Englewood council members to face voters in Oct. 3 recall election

Two members of Englewood’s city council will face a recall election on Oct. 3, with a third also likely to go before voters after a protest period expires this week — all targeted by residents opposed to what they say is overly aggressive and dense development in this southern suburb.

Englewood City Council on Monday set the election for Oct. 3 after Clerk Stephanie Carlile presented the council with petitions for four council members deemed sufficient for recall. However, one of the targeted council members, Cheryl Wink, resigned just before Monday’s meeting, rendering her recall election moot.

According to a letter she submitted, Wink said she was stepping down because she’d been offered “a new opportunity that is the exciting and logical next step in my software engineering career — an opportunity which no longer allows me to fulfill my duties as council member.”

Mayor Othoniel Sierra and Councilwoman Chelsea Nunnenkamp were approved for recall while Councilman Joe Anderson has until Friday to protest the recall attempt.

Monday’s vote was the first reading of the recall ordinance — a second vote will be needed on Aug. 7 to make it official. The recall election, which will be conducted by mail-in balloting, is expected to cost Englewood $137,000.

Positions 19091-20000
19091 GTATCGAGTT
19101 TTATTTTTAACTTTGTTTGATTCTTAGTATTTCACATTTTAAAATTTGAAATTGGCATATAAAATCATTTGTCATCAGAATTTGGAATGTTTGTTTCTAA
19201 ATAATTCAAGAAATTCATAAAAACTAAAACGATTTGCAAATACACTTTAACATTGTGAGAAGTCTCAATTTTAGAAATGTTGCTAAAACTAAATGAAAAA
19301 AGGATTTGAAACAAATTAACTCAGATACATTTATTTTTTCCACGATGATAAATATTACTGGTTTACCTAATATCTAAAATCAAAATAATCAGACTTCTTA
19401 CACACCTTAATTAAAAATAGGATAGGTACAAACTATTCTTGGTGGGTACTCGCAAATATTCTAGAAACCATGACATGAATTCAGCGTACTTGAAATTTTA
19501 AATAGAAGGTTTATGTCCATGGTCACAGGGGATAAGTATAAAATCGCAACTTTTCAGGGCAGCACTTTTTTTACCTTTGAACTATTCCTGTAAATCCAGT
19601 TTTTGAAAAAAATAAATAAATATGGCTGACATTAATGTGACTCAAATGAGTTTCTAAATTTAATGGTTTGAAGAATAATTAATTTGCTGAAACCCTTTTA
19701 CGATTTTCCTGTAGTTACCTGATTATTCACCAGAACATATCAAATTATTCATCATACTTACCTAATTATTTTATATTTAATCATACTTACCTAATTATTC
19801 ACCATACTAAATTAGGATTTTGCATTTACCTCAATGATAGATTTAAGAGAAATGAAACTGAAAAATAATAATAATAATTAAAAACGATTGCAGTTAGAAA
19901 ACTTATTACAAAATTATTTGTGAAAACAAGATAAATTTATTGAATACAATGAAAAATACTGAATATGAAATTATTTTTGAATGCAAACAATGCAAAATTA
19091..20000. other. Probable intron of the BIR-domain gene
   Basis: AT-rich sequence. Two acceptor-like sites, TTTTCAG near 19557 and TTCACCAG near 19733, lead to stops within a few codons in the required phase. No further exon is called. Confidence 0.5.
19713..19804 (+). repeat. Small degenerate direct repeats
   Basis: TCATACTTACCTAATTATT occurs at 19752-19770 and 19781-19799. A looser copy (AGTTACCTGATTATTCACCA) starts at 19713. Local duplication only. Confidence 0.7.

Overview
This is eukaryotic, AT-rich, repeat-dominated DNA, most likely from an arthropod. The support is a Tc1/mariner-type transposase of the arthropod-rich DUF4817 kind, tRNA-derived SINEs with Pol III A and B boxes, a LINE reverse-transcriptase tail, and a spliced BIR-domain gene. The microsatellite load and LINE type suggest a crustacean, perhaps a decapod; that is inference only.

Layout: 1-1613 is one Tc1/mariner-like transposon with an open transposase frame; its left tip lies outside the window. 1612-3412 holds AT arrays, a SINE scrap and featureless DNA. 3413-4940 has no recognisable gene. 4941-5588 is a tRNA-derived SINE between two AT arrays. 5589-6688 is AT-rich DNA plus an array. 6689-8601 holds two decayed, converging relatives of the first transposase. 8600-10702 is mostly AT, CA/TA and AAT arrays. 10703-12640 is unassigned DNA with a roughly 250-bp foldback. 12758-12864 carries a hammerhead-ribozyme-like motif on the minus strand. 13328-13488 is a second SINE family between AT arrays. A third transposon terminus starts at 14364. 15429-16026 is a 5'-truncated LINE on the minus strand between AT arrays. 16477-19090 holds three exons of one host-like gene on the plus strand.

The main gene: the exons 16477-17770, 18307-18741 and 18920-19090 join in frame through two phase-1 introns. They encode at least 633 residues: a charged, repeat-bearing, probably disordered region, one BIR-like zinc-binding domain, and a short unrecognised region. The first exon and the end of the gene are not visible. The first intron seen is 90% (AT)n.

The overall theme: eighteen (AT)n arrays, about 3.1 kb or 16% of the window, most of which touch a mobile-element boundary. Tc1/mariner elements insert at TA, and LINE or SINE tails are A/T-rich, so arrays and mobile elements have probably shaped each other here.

Recall And Restore Englewood, which describes itself as a group of residents “who are actively fighting against zoning law changes that will allow land developers to change the landscape of their city forever,” spent the last few weeks collecting signatures for the recall election.

Englewood has been on a condo and apartment-building tear in the last couple of years. The city greenlit projects encompassing 479 units in 2021. As of last summer, it had approved another 231 units and had permits for another 912 condos and apartments under review.

Sierra, whose term ends a month after the October recall election, told The Denver Post last month that he was mystified why he and his three colleagues are in the spotlight. In April, the council decided to table a proposal to allow duplexes, triplexes and quadplexes in areas of the city zoned for single-family homes.

“Apparently, the recall petitioners felt just having the discussions was reason enough for a recall,” he said.

Anderson’s term also ends in November. Nunnenkamp’s term ends in 2025.

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